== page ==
Data privacy is top of mind for online sellers, and for good reason: Regulators in China, Europe and North America are taking an interest, and iOS 14.5 allowed many consumers to disable data tracking, with negative consequences for companies that relied on Facebook’s granular ad targeting.
Bearing those factors and others in mind, Ben Parr, president and co-founder of e-commerce marketing platform Octane.ai, shared his e-commerce predictions for 2022:
- Personalization and zero-party data become critical.
- E-commerce embraces web3 and NFTs, but what will that look like?
- Live shopping goes mainstream.
- Slow but gradual improvement to the supply chain.
Full TechCrunch+ articles are only available to members
Use discount code TCPLUSROUNDUP to save 20% off a one- or two-year subscription
If you manage an e-commerce startup’s brand, this is a helpful overview; Parr even weighs in on whether startups need to begin putting NFTs on their virtual shelves this year.
“I’m also eager to see brands utilize tokens for loyalty and rewards, a topic I’ve heard people discuss but not yet embrace.”
My prediction: We’ll be running many articles in 2022 with tactics for zero-party data collection. Google temporarily postponed its plan to deprecate third-party cookies until the latter half of 2023, which means the ad tech landscape is going to undergo tectonic shifts.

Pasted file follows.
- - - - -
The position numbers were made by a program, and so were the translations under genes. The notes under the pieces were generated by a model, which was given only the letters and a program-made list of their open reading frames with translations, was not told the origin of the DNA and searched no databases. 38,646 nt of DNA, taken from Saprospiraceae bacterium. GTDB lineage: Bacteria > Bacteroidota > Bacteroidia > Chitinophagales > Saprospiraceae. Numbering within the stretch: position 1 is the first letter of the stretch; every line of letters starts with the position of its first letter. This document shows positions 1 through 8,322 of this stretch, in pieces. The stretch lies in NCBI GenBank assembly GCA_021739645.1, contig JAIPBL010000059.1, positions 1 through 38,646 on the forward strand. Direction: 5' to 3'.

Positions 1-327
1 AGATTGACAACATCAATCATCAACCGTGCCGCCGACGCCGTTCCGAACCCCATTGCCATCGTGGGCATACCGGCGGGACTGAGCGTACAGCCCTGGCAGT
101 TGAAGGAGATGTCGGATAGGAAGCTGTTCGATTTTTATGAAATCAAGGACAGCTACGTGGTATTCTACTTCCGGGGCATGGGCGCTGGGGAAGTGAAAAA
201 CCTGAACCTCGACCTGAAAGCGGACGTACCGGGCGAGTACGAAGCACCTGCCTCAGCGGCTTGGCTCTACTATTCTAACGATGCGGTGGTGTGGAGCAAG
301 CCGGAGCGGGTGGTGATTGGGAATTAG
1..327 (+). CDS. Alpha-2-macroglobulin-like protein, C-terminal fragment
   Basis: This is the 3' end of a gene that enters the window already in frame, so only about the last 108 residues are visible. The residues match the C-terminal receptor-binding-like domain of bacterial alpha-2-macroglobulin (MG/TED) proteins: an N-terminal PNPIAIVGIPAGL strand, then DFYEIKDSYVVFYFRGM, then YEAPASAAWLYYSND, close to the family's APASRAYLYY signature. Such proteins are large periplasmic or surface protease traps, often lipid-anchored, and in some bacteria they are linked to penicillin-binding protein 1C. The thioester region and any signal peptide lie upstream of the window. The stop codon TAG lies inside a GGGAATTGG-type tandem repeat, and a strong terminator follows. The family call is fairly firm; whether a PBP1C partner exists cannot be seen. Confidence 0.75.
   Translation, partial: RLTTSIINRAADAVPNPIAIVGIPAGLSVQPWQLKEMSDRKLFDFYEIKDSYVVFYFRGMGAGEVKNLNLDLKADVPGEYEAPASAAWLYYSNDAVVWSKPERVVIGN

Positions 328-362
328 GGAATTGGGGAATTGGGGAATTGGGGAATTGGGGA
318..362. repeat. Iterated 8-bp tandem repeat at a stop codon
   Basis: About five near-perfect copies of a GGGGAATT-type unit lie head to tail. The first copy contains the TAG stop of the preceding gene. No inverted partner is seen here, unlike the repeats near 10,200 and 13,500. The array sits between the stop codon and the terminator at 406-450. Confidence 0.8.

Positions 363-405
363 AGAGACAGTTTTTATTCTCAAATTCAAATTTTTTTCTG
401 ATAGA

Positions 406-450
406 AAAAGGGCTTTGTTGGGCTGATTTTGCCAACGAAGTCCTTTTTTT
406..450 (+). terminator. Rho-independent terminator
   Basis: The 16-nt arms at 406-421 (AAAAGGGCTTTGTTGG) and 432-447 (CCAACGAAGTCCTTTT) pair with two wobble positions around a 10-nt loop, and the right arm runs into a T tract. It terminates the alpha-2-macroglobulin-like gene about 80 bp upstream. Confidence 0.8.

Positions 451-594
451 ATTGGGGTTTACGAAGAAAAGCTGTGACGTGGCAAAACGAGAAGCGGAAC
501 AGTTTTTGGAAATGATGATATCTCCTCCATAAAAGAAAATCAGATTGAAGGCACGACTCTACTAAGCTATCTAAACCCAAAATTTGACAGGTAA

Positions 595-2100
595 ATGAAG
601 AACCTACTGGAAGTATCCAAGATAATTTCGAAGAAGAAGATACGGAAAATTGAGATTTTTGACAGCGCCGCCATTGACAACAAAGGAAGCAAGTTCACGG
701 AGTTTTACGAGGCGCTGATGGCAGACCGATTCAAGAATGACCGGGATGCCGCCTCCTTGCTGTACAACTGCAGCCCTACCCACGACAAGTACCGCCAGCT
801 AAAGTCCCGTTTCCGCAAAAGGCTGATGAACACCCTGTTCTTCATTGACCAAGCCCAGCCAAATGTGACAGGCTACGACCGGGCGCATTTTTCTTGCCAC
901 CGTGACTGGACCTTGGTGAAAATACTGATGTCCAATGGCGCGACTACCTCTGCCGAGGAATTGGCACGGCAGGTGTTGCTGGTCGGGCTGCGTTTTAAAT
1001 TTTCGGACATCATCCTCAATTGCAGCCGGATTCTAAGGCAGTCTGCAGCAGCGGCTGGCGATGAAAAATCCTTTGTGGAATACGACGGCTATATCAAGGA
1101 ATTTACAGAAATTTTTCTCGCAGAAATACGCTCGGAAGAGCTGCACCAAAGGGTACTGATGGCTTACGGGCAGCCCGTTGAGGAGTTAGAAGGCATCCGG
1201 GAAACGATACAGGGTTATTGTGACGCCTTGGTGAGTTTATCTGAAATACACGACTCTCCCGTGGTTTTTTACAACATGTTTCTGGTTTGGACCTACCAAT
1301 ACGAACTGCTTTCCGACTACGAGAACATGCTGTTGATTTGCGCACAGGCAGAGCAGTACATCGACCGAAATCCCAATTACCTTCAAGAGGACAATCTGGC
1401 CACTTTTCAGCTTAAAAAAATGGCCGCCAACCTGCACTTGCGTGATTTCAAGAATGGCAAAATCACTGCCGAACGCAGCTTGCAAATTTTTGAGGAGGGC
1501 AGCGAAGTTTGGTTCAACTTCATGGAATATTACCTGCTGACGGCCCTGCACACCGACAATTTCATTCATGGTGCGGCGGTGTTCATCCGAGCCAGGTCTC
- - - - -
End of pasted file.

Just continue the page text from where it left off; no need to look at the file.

We have more expert-written posts with 2022 predictions in the pipeline, so stay tuned!
Thanks very much for reading,
Senior Editor, TechCrunch+
Making sense of OpenSea at a $13B valuation
NFT marketplace OpenSea’s valuation has skyrocketed, but at $13.3 billion, its revenue multiple isn’t very high when compared with other software companies, writes Alex Wilhelm in The Exchange.
“It appears that the new OpenSea valuation is cheap compared to recent fundamentals, but a little expensive when we consider how much its market booms and busts.”
After talking to marketing leaders for a year, here’s my advice for CEOs
This is a fantastic time to launch a startup, but if you’re trying to grow one — well, winter is coming.
We’ve already noted the impacts of new data regulations and consumers’ growing desire for more privacy, but here’s another log to toss on the bad news fire: As a percentage of company revenue, marketing budgets plummeted from 11% in 2020 to 6.4% last year.
“This is the lowest proportion allocated to marketing in the history of Gartner’s Annual CMO Spend Survey,” the research company reported.
Rebecca Lynn, co-founder and general partner at Canvas Ventures, has had dozens of conversations with early-stage founders in recent months.
In a TechCrunch+ guest post, she covers the “downward pressure on the efficiency of marketing dollars” and shares several strategies that are producing results — as well as some “crazy” ideas “that seemed …….